Jen Psaki slams Virginia’s anti-LGBTQ governor for banning mask mandates in schools

White House Press Secretary Jen Psaki holds a press briefing on Friday August 6, 2021, in the James S. Brady Press Briefing Room of the White House.
White House Press Secretary Jen Psaki holds a press briefing on Friday August 6, 2021, in the James S. Brady Press Briefing Room of the White House.Photo: Official White House Photo by Erin Scott

White House Press Secretary Jen Psaki has become known for her epic takedowns of far-right journalists in the White House Briefing Room as she works to defend President Joe Biden and his policies.

Now, she has taken to Twitter to defend her own children from newly sworn-in Virginia Gov. Glenn Youngkin (R).

Related: Jen Psaki cheerfully slams Fox reporter who whined that Joe Biden isn’t being nice enough

Youngkin, who is publicly anti-LGBTQ, was sworn in on Saturday and immediately passed a series of executive orders, including one banning public schools from implementing mask mandates.

But multiple school districts, including Arlington Public Schools, where it appears Psaki’s kids attend, announced they would be keeping their mask mandates in place.

On Sunday night, Psaki retweeted a video of Youngkin criticizing the school district for going against his order and claiming administrators aren’t listening to what parents want.

“We will use every resource within the Governor’s authority to explore what we can do and will do in order to make sure that parents’ rights are protected,” Youngkin told a reporter.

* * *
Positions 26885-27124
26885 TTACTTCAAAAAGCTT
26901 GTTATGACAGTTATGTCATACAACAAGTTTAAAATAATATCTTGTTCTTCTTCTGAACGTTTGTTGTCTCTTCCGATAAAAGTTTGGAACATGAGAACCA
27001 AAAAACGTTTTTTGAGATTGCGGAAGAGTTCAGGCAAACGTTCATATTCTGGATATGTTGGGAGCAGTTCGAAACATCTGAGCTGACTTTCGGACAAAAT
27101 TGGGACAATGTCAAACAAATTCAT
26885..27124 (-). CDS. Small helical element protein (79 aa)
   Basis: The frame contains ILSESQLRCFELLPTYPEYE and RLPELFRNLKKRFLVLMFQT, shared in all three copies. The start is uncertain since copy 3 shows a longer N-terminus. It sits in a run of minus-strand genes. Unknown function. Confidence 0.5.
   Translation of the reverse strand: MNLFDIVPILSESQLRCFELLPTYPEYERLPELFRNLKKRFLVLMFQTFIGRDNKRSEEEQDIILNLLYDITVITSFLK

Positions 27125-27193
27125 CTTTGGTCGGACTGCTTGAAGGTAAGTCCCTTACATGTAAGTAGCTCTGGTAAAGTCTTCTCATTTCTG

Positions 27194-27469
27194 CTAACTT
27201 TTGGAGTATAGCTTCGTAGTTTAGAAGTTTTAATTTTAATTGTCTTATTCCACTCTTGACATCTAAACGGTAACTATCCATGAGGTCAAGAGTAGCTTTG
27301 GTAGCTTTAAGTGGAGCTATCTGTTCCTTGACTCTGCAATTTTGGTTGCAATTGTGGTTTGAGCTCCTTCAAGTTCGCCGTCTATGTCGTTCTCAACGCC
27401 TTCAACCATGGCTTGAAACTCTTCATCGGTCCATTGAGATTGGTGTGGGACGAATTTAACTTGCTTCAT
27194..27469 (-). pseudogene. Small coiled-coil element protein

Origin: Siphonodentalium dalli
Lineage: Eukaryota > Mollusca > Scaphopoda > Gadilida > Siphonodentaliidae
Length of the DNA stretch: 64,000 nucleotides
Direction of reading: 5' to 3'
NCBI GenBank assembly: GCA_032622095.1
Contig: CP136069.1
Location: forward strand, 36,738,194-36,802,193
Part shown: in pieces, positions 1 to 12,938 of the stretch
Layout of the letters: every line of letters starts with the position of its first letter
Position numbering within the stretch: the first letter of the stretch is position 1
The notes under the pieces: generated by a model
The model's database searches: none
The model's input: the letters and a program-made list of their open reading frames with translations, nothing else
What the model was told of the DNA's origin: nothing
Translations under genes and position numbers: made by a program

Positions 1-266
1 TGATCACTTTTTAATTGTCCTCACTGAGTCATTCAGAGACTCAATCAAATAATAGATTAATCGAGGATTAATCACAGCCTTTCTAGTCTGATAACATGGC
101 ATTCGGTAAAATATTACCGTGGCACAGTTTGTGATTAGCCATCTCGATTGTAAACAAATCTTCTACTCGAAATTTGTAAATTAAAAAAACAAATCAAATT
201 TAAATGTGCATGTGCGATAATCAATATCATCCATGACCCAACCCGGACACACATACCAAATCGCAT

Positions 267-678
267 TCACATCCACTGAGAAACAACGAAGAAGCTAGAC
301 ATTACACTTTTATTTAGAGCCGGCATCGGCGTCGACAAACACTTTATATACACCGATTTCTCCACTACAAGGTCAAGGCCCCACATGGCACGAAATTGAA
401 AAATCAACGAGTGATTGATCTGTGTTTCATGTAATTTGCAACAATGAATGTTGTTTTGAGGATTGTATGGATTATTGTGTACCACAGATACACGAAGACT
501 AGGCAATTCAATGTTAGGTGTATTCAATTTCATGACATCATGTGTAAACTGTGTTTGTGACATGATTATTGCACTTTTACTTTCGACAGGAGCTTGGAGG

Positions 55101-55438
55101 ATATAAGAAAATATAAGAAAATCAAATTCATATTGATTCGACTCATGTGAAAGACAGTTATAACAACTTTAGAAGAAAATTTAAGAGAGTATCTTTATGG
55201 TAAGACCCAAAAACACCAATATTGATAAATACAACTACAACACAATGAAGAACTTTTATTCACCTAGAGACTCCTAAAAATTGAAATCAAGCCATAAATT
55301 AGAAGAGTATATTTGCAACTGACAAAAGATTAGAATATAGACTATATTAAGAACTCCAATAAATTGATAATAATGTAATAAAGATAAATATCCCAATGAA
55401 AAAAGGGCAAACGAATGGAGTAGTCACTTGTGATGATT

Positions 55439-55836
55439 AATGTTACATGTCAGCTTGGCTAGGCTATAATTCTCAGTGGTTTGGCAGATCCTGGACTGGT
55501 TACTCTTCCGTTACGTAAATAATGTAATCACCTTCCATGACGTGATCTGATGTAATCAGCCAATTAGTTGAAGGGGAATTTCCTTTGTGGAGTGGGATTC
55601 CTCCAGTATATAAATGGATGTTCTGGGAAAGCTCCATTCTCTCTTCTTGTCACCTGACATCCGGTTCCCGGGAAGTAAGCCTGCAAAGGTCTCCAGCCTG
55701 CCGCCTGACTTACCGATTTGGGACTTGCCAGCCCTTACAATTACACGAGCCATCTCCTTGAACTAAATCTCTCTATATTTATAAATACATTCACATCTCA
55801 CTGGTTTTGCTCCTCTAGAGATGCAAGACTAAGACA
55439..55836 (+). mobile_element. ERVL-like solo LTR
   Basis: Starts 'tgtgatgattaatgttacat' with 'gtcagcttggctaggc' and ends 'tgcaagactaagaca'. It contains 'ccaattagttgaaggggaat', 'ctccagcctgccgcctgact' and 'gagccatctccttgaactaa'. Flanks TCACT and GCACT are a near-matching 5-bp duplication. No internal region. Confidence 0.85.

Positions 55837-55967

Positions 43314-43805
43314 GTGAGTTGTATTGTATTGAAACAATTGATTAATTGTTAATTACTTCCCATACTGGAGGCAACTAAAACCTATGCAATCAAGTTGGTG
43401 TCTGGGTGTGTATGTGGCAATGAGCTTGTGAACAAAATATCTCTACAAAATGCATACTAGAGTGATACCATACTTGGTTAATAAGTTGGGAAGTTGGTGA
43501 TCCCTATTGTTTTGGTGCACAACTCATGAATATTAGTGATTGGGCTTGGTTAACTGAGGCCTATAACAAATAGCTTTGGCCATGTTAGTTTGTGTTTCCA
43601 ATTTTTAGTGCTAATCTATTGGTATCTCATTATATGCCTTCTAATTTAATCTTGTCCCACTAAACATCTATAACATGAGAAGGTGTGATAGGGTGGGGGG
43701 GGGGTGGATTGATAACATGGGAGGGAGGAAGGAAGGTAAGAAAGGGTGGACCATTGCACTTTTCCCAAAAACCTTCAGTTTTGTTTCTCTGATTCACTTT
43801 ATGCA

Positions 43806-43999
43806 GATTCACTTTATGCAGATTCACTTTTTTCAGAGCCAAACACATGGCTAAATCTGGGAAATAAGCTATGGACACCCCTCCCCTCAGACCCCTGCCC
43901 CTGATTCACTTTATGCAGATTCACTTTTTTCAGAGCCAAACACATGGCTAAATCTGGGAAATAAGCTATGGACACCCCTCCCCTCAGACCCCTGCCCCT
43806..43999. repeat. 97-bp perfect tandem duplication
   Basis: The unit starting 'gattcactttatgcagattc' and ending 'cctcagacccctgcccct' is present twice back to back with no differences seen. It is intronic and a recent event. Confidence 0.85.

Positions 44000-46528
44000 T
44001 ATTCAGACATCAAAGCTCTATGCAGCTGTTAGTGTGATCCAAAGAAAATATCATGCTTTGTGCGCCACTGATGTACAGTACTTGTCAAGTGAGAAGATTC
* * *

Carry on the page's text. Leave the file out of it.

In response, Psaki called Youngkin out for not being a parent in the district and praised the county for protecting the students’ safety.

“Hi there. Arlington county parent here (don’t believe you are @GlennYoungkin but correct me if I am wrong). Thank you to @APSVirginia for standing up for our kids, teachers and administrators and their safety in the midst of a transmissible variant.”

Youngkin is a Trump-endorsed governor who has repeatedly spoken out against LGBTQ rights.

Throughout his campaign, he repeatedly denigrated transgender people, referred to trans girls as “biological males” who are “not fair” for trying to participate in sports, and was honored at a gala by an anti-LGBTQ group — which itself was supported by hate groups and Trump-affiliated organizations.

Days before the election, Youngkin also admitted that he is against same-sex marriage, although he pledged he “will support” that right when he is in office.

Most of all, Youngkin made schools the main theme of his campaign. He ran on a platform of parents’ rights and centered his campaign around parents who wish to shut down progressive policies in public schools.

Youngkin pledged to remove Critical Race Theory from curricula, even though it’s not taught in any public schools (and one of his first executive orders after he took office did just that).

Once elected, Youngkin also named several anti-LGBTQ conservatives to his transition team.

One of his transition’s top officials wrote the legislation that outlawed marriage equality in Virginia for a decade, and the other helped build the careers and reputations of anti-LGBTQ conservatives such as former Indiana governor and Vice President Mike Pence and Supreme Court Justice Amy Coney Barrett.

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